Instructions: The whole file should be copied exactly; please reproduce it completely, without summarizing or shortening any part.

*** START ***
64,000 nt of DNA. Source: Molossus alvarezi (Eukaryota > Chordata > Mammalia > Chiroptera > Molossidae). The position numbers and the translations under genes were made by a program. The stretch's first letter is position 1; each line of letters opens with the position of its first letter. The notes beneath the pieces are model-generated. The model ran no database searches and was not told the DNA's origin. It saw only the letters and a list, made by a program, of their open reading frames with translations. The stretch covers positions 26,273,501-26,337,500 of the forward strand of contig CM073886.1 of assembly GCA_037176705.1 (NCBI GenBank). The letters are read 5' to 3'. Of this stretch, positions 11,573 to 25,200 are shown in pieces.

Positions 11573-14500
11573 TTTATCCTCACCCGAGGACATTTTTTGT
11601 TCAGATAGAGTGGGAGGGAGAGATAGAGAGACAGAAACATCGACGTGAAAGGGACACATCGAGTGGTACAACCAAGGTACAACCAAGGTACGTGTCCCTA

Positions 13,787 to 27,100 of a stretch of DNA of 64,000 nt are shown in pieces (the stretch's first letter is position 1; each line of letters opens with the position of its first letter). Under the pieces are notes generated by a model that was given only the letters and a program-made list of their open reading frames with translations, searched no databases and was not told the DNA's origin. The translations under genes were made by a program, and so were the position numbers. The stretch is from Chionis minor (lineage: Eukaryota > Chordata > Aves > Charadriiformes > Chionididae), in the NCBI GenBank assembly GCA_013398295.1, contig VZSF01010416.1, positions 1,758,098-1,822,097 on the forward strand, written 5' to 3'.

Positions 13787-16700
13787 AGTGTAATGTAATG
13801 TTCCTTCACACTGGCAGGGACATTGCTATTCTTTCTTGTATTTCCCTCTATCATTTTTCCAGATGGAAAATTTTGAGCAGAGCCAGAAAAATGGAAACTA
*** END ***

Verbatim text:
64,000 nt of DNA. Source: Molossus alvarezi (Eukaryota > Chordata > Mammalia > Chiroptera > Molossidae). The position numbers and the translations under genes were made by a program. The stretch's first letter is position 1; each line of letters opens with the position of its first letter. The notes beneath the pieces are model-generated. The model ran no database searches and was not told the DNA's origin. It saw only the letters and a list, made by a program, of their open reading frames with translations. The stretch covers positions 26,273,501-26,337,500 of the forward strand of contig CM073886.1 of assembly GCA_037176705.1 (NCBI GenBank). The letters are read 5' to 3'. Of this stretch, positions 11,573 to 25,200 are shown in pieces.

Positions 11573-14500
11573 TTTATCCTCACCCGAGGACATTTTTTGT
11601 TCAGATAGAGTGGGAGGGAGAGATAGAGAGACAGAAACATCGACGTGAAAGGGACACATCGAGTGGTACAACCAAGGTACAACCAAGGTACGTGTCCCTA

Positions 13,787 to 27,100 of a stretch of DNA of 64,000 nt are shown in pieces (the stretch's first letter is position 1; each line of letters opens with the position of its first letter). Under the pieces are notes generated by a model that was given only the letters and a program-made list of their open reading frames with translations, searched no databases and was not told the DNA's origin. The translations under genes were made by a program, and so were the position numbers. The stretch is from Chionis minor (lineage: Eukaryota > Chordata > Aves > Charadriiformes > Chionididae), in the NCBI GenBank assembly GCA_013398295.1, contig VZSF01010416.1, positions 1,758,098-1,822,097 on the forward strand, written 5' to 3'.

Positions 13787-16700
13787 AGTGTAATGTAATG
13801 TTCCTTCACACTGGCAGGGACATTGCTATTCTTTCTTGTATTTCCCTCTATCATTTTTCCAGATGGAAAATTTTGAGCAGAGCCAGAAAAATGGAAACTA